Employment Law Alert: Increased California Pay Requirements Effective January 1, 2019
December 18, 2018
A variety of exempt and non-exempt minimum pay standards in California will increase on January 1, 2019.
Exempt Software Professionals
In order to treat software professionals as exempt from overtime, California employers generally need to meet the requirements of the “computer software professional” exemption. The term “software professionals” covers positions such as software engineers, programmers, developers, analysts, and others eligible to be classified as exempt based upon their software-development-related work. This exemption has had a special, heightened minimum salary requirement for the last several years.
The California Department of Industrial Relations has announced that the minimum pay requirements for exempt computer software professionals will increase effective January 1, 2019, based upon an increase in the California Consumer Price Index. Effective January 1, 2019, the minimum salary for an exempt computer software professional will increase from $90,790.07 to $94,603.25 per year (from $7,565.85 to $7,883.62 per month). California’s computer software professional exemption is one of the few overtime exemptions that also permits exempt status with pay on an hourly basis. Also effective January 1, 2019, California is raising the minimum hourly rate for exempt computer software professionals from $43.58 to $45.41.
Importantly, employers must satisfy not only the pay requirements, but also strict tests regarding the employee’s duties in order to classify employees as exempt computer software professionals. For example, regardless of pay level, the exemption does not apply to entry-level software professionals, or to an employee who has “not attained the level of skill and expertise necessary to work independently and without close supervision.” The consequences of failure to satisfy either the compensation or duties requirement for exempt status are substantial: the positions affected would be deemed non-exempt, and the employer would be liable for overtime back pay for up to four years (and other amounts).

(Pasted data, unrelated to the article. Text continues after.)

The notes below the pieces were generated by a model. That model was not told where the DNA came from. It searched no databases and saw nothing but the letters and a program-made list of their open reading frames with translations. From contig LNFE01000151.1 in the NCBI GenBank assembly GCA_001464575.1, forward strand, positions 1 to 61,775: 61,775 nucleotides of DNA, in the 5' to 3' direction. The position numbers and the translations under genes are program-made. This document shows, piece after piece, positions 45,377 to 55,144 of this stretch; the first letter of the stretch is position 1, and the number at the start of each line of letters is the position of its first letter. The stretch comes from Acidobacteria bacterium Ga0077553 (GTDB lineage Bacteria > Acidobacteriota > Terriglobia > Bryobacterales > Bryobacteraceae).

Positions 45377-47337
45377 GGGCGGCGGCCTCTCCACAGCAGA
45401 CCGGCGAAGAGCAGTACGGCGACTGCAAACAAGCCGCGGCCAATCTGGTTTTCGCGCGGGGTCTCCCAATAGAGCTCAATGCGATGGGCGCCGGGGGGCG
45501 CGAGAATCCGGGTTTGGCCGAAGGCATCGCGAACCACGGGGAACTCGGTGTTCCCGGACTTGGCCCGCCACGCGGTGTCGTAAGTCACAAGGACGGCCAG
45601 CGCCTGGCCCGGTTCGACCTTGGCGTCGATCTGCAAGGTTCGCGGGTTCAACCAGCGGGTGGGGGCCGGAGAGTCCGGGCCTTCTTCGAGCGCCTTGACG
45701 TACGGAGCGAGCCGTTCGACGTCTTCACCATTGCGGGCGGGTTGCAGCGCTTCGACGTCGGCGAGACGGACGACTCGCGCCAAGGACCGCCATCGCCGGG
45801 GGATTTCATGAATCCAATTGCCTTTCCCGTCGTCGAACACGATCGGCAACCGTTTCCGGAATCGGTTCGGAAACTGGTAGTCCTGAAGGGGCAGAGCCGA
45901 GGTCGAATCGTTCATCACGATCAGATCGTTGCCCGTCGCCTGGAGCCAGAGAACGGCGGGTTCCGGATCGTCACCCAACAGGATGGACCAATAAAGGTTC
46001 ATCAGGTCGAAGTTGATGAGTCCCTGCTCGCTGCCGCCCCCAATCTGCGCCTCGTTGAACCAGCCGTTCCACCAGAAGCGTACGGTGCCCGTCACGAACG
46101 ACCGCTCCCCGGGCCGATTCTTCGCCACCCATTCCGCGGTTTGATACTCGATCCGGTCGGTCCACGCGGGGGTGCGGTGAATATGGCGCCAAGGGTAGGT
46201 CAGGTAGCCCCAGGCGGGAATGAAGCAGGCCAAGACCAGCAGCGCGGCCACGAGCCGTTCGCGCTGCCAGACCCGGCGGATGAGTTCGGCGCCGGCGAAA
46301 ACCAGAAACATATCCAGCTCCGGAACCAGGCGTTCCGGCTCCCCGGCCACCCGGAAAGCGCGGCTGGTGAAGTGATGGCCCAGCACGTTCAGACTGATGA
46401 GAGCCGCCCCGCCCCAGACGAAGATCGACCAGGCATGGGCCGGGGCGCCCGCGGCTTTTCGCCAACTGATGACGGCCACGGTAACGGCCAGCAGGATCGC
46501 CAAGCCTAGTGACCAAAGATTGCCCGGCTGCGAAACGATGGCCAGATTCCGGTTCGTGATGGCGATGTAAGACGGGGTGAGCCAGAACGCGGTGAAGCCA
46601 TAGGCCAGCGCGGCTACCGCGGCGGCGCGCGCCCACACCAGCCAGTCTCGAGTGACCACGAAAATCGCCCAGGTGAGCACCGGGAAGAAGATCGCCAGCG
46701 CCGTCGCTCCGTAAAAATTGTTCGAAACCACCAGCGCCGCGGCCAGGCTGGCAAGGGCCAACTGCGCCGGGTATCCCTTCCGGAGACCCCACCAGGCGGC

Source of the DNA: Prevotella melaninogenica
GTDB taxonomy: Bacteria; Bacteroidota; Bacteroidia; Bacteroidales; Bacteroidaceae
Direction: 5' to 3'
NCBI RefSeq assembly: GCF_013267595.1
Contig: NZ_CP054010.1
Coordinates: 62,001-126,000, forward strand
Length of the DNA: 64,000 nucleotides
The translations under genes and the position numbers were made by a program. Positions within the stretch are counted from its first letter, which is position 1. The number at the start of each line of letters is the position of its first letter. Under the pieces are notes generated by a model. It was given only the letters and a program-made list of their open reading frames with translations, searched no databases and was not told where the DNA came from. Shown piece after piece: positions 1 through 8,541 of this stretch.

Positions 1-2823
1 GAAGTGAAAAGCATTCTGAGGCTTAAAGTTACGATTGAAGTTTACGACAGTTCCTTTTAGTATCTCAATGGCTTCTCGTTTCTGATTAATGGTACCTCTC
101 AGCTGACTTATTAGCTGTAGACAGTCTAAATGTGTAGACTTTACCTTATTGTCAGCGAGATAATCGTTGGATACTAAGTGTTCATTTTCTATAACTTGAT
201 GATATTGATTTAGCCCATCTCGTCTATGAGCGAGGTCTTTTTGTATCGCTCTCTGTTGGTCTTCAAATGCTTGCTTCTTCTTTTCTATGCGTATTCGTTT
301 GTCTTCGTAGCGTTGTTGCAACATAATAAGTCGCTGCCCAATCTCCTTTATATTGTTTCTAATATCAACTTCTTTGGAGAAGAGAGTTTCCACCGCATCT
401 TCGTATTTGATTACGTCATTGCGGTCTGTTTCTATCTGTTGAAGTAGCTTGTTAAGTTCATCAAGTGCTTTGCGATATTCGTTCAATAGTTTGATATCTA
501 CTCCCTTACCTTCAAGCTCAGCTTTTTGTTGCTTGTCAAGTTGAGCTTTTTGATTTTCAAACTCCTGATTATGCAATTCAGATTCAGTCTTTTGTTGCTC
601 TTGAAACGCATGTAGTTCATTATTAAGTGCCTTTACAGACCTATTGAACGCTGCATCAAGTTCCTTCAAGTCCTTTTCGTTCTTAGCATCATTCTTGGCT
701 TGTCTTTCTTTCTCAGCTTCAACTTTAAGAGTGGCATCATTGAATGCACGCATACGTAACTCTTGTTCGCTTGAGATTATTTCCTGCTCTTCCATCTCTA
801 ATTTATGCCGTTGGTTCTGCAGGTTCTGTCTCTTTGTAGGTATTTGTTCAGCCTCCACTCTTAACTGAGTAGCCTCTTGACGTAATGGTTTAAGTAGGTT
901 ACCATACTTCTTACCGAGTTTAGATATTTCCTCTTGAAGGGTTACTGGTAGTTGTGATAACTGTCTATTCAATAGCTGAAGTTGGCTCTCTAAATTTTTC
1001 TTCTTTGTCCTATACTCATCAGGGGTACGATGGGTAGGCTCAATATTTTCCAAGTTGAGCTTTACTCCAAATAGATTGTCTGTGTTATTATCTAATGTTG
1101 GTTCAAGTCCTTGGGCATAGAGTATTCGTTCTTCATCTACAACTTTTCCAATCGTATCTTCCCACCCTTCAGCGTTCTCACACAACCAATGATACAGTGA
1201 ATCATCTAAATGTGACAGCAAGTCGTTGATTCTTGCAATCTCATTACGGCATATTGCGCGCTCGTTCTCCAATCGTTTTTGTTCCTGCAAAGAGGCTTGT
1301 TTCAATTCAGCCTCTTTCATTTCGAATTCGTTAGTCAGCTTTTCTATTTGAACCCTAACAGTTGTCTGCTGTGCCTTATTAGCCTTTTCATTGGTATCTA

Minimum Wage Increases (Non-Exempt Employees)
Effective January 1, 2019, California’s minimum wage (applicable to non-exempt employees) will increase to $12.00 per hour for employers with 26 or more employees, and to $11.00 per hour for employers with 25 or fewer employees. Numerous other cities throughout California have also enacted ordinances with increasing minimum wages in 2019. Employers should check with counsel to confirm pay requirements in all locations where employees work.
Minimum Salary for “White Collar” Exemptions
Based upon the increase to the California minimum wage, the minimum salary for exempt “white collar” employees (i.e., those covered by the administrative, executive, and/or professional exemptions) as of January 1, 2019 will increase to $49,920 for employers with 26 or more employees, and to $45,760 for employers with 25 or fewer employees. The minimum salary is set at two times the California state minimum wage for full-time employment. As noted above, there is a special (and much higher) minimum salary requirement for exempt computer software professionals. In addition to the minimum salary requirement for the white collar exemptions, strict job duties tests must also be satisfied. In our experience, employers make by far more misclassification mistakes due to misapplication of the job duties tests.
We recommend that employers regularly review their wage practices to ensure legal compliance. We believe it is particularly important for employers to work with legal counsel to confirm the propriety of “exempt” status classifications, and classification of workers as “contractors,” to avoid common compliance mistakes with respect to such classifications.